After much much much sanding and then many coats of clear lacquer, the mahogany finally looks like I wanted. Wet sanding and compounding and buffing brought a nice gloss to the wood, with some texture from the grain still visible – like an older piece of mahogany furniture or an older Gibson, where the filler has slightly shrunken under the lacquer. The mahogany has a semi-flamed 3-D look to it now – very cool, but hard to capture in the pictures.

I did the resoldering and cleaning up of the electronics this morning – reinstalling electronics in a hollow-body is ALWAYS so much fun – a coat hanger, needle nose pliers and lots of cursing was required, but finally it all went together. I plugged it in, and everything works – the Hagstrom pickup sounds great – and the “bass removal filter” works – though why you would want to use it is beyond me. Anyway – some pics of the final product are below – notice that the shrunken headstock overlay has remained – shrunken – anyone have a line on NOS overlays for a Starfire out there ?

1978 Fender Jazz Bass Refin Project

October 12th, 2007

I just started a new project on behalf of a customer this past Wednesday – its a 1978 Fender Jazz bass thats been through a lot and had a partial refin over the years. The bass has replacement tuners and bridge (Schaller) and newer control pots, but the pickups are original, as are the frets, string nut, headstock decal, neckplate and control plate. The body finish appears to be original black, but has been oversprayed black to cover chipping and wear in a number of places. The neck was all original, except that it appeared that the back of the neck had been stripped at one point and then shellacked or something with a finish that was now completely flaking off. The headstock may have been oversprayed – though its persistent glossiness may be due to a poly top coat instead of the nitro top coat Fender used in earlier years.

back of neck neck pocket

We met and discussed what he’d like to do and decided that the body should be stripped first – and then depending on the condition of the wood, I’d do a refin in natural, transparent red or Olympic white. The tuners will be replaced with Hipshot Vintage tuners, with a detuner on the E-string. The customer wants a BadAss II bridge for the sustain and adjustability. Most likely the bass will get a black pickguard, though a tortoise shell pickguard with yellowed Olympic white would look very cool !!

Unfortunately this Jazz bass is from the era of Fender polyurethane “bowling ball” finishes – as was the Musicmaster in my prior post. I took off some of the finish just at the edge of the body to see what I was going to be dealing with – no fun !!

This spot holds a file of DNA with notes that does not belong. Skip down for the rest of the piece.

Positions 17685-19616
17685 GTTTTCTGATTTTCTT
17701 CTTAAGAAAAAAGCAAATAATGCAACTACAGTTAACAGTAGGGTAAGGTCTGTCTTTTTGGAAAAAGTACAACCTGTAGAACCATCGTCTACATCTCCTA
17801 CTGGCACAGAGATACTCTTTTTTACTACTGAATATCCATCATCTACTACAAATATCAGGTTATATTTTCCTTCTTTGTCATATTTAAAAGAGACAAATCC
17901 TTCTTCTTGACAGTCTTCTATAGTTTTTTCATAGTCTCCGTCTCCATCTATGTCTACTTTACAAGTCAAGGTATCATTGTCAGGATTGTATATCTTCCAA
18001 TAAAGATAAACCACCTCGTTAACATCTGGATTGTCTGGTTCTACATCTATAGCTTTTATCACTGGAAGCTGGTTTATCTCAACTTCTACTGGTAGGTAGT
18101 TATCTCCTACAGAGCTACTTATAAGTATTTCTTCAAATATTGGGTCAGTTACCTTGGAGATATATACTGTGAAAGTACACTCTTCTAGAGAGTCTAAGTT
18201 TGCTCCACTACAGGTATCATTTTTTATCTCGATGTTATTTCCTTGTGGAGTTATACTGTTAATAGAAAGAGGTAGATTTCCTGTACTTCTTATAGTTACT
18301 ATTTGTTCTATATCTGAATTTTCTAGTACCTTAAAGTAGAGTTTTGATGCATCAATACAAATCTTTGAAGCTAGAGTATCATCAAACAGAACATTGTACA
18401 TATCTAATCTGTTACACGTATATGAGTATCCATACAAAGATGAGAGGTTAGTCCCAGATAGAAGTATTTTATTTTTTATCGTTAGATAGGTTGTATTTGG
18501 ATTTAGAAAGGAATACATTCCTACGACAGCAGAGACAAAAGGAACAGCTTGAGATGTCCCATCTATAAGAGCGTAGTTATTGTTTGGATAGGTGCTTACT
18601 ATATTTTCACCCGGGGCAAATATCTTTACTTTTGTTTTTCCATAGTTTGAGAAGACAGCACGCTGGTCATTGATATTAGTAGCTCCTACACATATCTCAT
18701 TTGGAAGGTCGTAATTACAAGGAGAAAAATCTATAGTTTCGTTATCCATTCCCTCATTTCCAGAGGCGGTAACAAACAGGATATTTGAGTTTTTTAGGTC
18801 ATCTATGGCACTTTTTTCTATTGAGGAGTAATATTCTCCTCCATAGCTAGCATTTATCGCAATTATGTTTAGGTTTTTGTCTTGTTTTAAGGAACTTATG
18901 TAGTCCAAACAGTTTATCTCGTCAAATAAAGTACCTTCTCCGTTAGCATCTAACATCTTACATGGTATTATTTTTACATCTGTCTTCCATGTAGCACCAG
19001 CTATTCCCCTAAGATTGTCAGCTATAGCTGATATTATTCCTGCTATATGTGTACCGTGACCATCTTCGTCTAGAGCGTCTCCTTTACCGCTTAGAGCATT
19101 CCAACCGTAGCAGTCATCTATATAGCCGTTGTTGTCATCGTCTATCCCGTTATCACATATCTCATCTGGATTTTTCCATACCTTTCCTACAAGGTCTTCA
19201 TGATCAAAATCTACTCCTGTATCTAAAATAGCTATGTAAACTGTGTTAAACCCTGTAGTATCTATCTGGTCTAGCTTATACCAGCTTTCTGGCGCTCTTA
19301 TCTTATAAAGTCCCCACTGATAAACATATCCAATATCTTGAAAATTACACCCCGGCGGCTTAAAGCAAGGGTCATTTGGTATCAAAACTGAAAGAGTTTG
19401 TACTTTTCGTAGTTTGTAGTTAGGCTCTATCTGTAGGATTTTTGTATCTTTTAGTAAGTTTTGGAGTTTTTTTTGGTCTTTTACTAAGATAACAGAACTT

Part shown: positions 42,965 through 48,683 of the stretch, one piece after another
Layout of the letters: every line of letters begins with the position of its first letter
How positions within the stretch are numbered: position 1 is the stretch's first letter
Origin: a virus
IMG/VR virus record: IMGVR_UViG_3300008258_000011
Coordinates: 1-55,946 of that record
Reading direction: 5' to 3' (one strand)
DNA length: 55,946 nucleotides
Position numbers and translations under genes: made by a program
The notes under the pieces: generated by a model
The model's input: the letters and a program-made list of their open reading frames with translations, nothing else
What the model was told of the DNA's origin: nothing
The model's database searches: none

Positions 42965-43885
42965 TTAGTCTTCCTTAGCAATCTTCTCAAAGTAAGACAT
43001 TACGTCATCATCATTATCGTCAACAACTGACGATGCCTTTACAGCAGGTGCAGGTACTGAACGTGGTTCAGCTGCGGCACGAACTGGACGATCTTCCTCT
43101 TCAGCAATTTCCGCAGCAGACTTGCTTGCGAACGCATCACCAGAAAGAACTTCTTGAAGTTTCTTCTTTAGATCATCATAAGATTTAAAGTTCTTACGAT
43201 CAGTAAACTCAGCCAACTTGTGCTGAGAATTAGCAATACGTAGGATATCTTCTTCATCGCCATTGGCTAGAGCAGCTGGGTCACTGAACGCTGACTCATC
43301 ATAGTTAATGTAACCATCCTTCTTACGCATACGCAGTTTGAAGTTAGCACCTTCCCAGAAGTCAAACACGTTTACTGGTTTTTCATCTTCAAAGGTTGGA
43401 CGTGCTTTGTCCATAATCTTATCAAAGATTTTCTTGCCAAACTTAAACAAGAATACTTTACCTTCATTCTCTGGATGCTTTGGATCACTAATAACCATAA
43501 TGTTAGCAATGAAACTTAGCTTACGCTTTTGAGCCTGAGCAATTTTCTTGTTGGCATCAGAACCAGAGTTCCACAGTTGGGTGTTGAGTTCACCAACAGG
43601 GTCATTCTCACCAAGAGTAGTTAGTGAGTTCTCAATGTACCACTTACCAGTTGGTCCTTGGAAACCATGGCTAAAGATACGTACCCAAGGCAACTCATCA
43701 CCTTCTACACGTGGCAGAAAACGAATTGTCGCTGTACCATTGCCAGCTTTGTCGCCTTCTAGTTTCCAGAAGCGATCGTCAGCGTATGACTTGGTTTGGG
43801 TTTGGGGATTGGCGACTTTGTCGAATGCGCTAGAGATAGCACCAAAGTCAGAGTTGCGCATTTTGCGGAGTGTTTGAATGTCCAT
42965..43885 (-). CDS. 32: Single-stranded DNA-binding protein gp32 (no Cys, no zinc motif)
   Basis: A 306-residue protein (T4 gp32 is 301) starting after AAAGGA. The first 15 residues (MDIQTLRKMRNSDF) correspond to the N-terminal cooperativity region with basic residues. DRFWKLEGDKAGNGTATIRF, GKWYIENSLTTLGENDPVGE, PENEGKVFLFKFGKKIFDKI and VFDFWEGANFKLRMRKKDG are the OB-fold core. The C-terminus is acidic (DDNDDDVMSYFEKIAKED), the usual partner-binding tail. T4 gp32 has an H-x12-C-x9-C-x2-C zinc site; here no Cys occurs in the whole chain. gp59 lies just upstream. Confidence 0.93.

top edge of bodyback of body

The good news was that under the black finish was a solid clear sealer coat – which would protect the ash body underneath as I stripped it. Since I realized how tough and thick the finish was, and that paint stripper probably wouldn’t attack it – I decided I could use some fairly aggressive methods to remove it. This meant a random orbital sander with a heavy grit/no clog disk, a smaller Craftsman 3-D sander for the back scoop, and a square palm sander with heavy grit (100) paper for getting some of the edge finish off.

My strategy was to use the heaviest grit papers until I started to see the clear coat peeking through, and then switch to finer grits to clean up the clear coat so that I wouldn’t leave any deep scratches in the clear coat and certainly wouldn’t cut into the wood. Below are my results after a combined total of roughly 2 hours of sanding – the front and back are down to the clear coat and the edges are started.

front partially stripped
back mostly stripped

As you can see, the wood looks great – and there are almost zero flaws/dings that would need to be filled. This body will be an excellent candidate for a clear or other transparent finish.

I estimate it will take me about another 2 hours of work to get the rest of the black finish off, though I am not going to strip out the control cavity, pickup routings or the neck pocket.

(Added on 10/12/07 at 1:11 pm)

Ok, so the black finish is off and the body just requires a little light sanding and few small dings filled before its ready for a clear sealer coat. The existing sealer coat did get sanded through in places along the body edge, but I only hit wood in one area, inside of one of the cutaways. I did wipe the body down with denatured alcohol, and while it was still wet the grain of the wood looked excellent. The forecast is for some dryer Fall weather this weekend, so I anticipate clear coating it over the next day or two.

front stripped back stripped

(Update Oct. 25th 6:30 PM)

Finally got a few things out of the way and the humidity dropped – and I sprayed the Jazz body with a transparent red color coat. I did this with a little lighter touch than the Musicmaster – as I really wanted the figured wood to show through. Once this is dry, it will get multiple clear coats and then a wet sanding and buffing out – I think its going to look outstanding!!

Parts just came in the mail – so this bass will be going together soon !!

(Update Nov.2, 2007)

Finally wet sanded and buffed out the body. I’m still waiting for the knobs and a new control plate, but I bolted the parts together and snapped a few pictures.  A transformed bass.  I refinished the back of the neck too in an aged amber nitro – not quite the proper slick-o-rama 70s poly finish – more like a nice worn in 60’s neck.